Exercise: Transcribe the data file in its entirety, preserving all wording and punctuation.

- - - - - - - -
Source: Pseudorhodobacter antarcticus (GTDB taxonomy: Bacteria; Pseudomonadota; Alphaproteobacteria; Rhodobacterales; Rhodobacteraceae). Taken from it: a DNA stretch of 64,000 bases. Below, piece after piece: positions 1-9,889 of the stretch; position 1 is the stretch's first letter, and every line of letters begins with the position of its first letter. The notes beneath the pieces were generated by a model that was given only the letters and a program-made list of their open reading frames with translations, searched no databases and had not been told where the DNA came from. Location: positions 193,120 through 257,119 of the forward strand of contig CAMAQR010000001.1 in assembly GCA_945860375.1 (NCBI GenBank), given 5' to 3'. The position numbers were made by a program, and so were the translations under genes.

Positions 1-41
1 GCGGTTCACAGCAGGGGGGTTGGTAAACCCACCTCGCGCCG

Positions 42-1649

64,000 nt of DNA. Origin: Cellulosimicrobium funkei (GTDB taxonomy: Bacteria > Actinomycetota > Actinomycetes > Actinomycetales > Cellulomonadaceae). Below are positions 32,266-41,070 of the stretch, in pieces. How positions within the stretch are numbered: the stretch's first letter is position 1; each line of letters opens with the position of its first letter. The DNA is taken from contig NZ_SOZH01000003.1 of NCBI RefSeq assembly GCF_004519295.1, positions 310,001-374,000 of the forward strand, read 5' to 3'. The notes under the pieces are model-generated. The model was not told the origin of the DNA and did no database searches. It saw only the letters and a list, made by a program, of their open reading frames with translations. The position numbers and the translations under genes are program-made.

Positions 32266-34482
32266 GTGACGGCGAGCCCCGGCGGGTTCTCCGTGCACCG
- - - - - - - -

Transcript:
Source: Pseudorhodobacter antarcticus (GTDB taxonomy: Bacteria; Pseudomonadota; Alphaproteobacteria; Rhodobacterales; Rhodobacteraceae). Taken from it: a DNA stretch of 64,000 bases. Below, piece after piece: positions 1-9,889 of the stretch; position 1 is the stretch's first letter, and every line of letters begins with the position of its first letter. The notes beneath the pieces were generated by a model that was given only the letters and a program-made list of their open reading frames with translations, searched no databases and had not been told where the DNA came from. Location: positions 193,120 through 257,119 of the forward strand of contig CAMAQR010000001.1 in assembly GCA_945860375.1 (NCBI GenBank), given 5' to 3'. The position numbers were made by a program, and so were the translations under genes.

Positions 1-41
1 GCGGTTCACAGCAGGGGGGTTGGTAAACCCACCTCGCGCCG

Positions 42-1649

64,000 nt of DNA. Origin: Cellulosimicrobium funkei (GTDB taxonomy: Bacteria > Actinomycetota > Actinomycetes > Actinomycetales > Cellulomonadaceae). Below are positions 32,266-41,070 of the stretch, in pieces. How positions within the stretch are numbered: the stretch's first letter is position 1; each line of letters opens with the position of its first letter. The DNA is taken from contig NZ_SOZH01000003.1 of NCBI RefSeq assembly GCF_004519295.1, positions 310,001-374,000 of the forward strand, read 5' to 3'. The notes under the pieces are model-generated. The model was not told the origin of the DNA and did no database searches. It saw only the letters and a list, made by a program, of their open reading frames with translations. The position numbers and the translations under genes are program-made.

Positions 32266-34482
32266 GTGACGGCGAGCCCCGGCGGGTTCTCCGTGCACCG